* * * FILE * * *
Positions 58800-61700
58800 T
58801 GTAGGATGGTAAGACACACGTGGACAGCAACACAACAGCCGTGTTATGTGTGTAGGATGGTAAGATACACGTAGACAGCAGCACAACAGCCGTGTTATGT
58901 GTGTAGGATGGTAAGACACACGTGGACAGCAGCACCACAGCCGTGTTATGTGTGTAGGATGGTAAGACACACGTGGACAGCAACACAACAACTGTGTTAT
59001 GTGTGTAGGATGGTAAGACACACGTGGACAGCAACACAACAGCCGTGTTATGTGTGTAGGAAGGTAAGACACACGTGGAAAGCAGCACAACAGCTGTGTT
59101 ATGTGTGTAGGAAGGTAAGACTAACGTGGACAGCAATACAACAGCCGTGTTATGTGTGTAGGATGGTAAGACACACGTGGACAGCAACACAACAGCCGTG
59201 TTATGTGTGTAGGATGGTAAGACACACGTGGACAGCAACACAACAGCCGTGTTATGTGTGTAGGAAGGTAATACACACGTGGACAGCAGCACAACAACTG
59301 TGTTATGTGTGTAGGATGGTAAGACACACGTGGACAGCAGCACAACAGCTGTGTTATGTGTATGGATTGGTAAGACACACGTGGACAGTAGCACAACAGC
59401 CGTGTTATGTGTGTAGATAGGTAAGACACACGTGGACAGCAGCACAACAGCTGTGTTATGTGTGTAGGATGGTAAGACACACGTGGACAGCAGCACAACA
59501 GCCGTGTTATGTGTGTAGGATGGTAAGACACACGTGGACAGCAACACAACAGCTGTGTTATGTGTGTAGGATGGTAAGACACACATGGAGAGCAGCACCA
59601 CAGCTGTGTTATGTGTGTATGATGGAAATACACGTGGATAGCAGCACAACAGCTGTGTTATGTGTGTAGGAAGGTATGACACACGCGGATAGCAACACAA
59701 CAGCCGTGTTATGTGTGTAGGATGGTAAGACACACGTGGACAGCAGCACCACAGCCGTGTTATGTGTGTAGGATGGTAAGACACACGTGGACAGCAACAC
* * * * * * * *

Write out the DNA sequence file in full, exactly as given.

Positions 58800-61700
58800 T
58801 GTAGGATGGTAAGACACACGTGGACAGCAACACAACAGCCGTGTTATGTGTGTAGGATGGTAAGATACACGTAGACAGCAGCACAACAGCCGTGTTATGT
58901 GTGTAGGATGGTAAGACACACGTGGACAGCAGCACCACAGCCGTGTTATGTGTGTAGGATGGTAAGACACACGTGGACAGCAACACAACAACTGTGTTAT
59001 GTGTGTAGGATGGTAAGACACACGTGGACAGCAACACAACAGCCGTGTTATGTGTGTAGGAAGGTAAGACACACGTGGAAAGCAGCACAACAGCTGTGTT
59101 ATGTGTGTAGGAAGGTAAGACTAACGTGGACAGCAATACAACAGCCGTGTTATGTGTGTAGGATGGTAAGACACACGTGGACAGCAACACAACAGCCGTG
59201 TTATGTGTGTAGGATGGTAAGACACACGTGGACAGCAACACAACAGCCGTGTTATGTGTGTAGGAAGGTAATACACACGTGGACAGCAGCACAACAACTG
59301 TGTTATGTGTGTAGGATGGTAAGACACACGTGGACAGCAGCACAACAGCTGTGTTATGTGTATGGATTGGTAAGACACACGTGGACAGTAGCACAACAGC
59401 CGTGTTATGTGTGTAGATAGGTAAGACACACGTGGACAGCAGCACAACAGCTGTGTTATGTGTGTAGGATGGTAAGACACACGTGGACAGCAGCACAACA
59501 GCCGTGTTATGTGTGTAGGATGGTAAGACACACGTGGACAGCAACACAACAGCTGTGTTATGTGTGTAGGATGGTAAGACACACATGGAGAGCAGCACCA
59601 CAGCTGTGTTATGTGTGTATGATGGAAATACACGTGGATAGCAGCACAACAGCTGTGTTATGTGTGTAGGAAGGTATGACACACGCGGATAGCAACACAA
59701 CAGCCGTGTTATGTGTGTAGGATGGTAAGACACACGTGGACAGCAGCACCACAGCCGTGTTATGTGTGTAGGATGGTAAGACACACGTGGACAGCAACAC